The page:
Which? tells banks to stop rushing branch closures


Which? is calling for a pause in bank branch closures amid fears that people could be left without easy access to cash and services.

Analysis from the consumer rights organisation has revealed that since the beginning of 2015, banks and building societies have closed or scheduled the closure of 4,734 branches in the UK.

It showed that an average of about 60 UK bank branches were closed in every month of 2021, with 298 UK bank branches closed between June and August this year alone.

The increased take-up of digital banking services during the Covid-19 pandemic and the desire by banks to cut operational costs has accelerated closures and the future of branch networks is uncertain.

The pandemic acted as a showcase for digital services, moving more people onto digital channels. The use of cash dropped and contactless payment methods skyrocketed as people tried to avoid physical contact with other people and things. But this is also set to have a lasting effect, with many people who were traditionally reluctant to use digital channels moving to them in droves during the pandemic.

A recent report by the Economist Intelligence Unit (EIU) found that 65% of bank executives believe the branch-based banking model will be dead in five years’ time.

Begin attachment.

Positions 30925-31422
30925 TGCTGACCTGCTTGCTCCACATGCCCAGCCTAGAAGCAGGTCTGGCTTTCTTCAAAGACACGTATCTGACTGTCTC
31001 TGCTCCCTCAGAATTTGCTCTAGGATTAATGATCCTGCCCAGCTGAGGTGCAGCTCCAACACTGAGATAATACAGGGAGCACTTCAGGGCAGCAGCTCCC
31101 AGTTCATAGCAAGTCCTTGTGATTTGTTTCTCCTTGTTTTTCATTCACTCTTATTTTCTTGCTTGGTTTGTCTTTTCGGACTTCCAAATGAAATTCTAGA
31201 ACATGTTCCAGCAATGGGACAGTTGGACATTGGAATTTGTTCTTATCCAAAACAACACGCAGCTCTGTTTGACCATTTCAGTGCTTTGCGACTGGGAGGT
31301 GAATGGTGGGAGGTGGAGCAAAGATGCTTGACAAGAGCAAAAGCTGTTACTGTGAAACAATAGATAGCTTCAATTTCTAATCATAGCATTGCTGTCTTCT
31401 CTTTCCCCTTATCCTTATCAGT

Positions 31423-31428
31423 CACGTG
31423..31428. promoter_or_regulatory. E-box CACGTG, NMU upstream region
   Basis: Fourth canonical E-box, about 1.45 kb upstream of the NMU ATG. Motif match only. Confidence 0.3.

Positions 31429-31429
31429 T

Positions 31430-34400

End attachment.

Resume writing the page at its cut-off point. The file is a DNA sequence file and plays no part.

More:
But Which? is calling for a pause in branch closures until the government has had time to legislate to protect consumers.

Anabel Hoult, CEO at Which?, has written to banks warning that the rate of closures is undermining industry efforts to address dwindling cash access.

Which? demands that any closures should be subject to greater scrutiny than is currently required. Before a closure happens, it wants independent assessments made of the impacted community’s cash needs, with a summary of this assessment made public. It also wants banks to ensure there is no gap in provision of cash and services for people who need it, particularly the elderly and vulnerable.

Hoult said bank branch closures have left many people who depend on them for essential banking services at risk of being cut adrift. “This seems to fly in the face of work being done across the industry to protect access to cash,” she said.

“While many people can now bank digitally, millions of people are not yet ready or able to do so. Greater scrutiny of branch closures must be in place to ensure that people who rely on cash can access it.

“We are calling on banks to pause any programme of branch closures until proposals to protect access to cash are rolled out. The government must also urgently press ahead with long-promised legislation that guarantees consumers can continue to access cash for as long as it is needed.”



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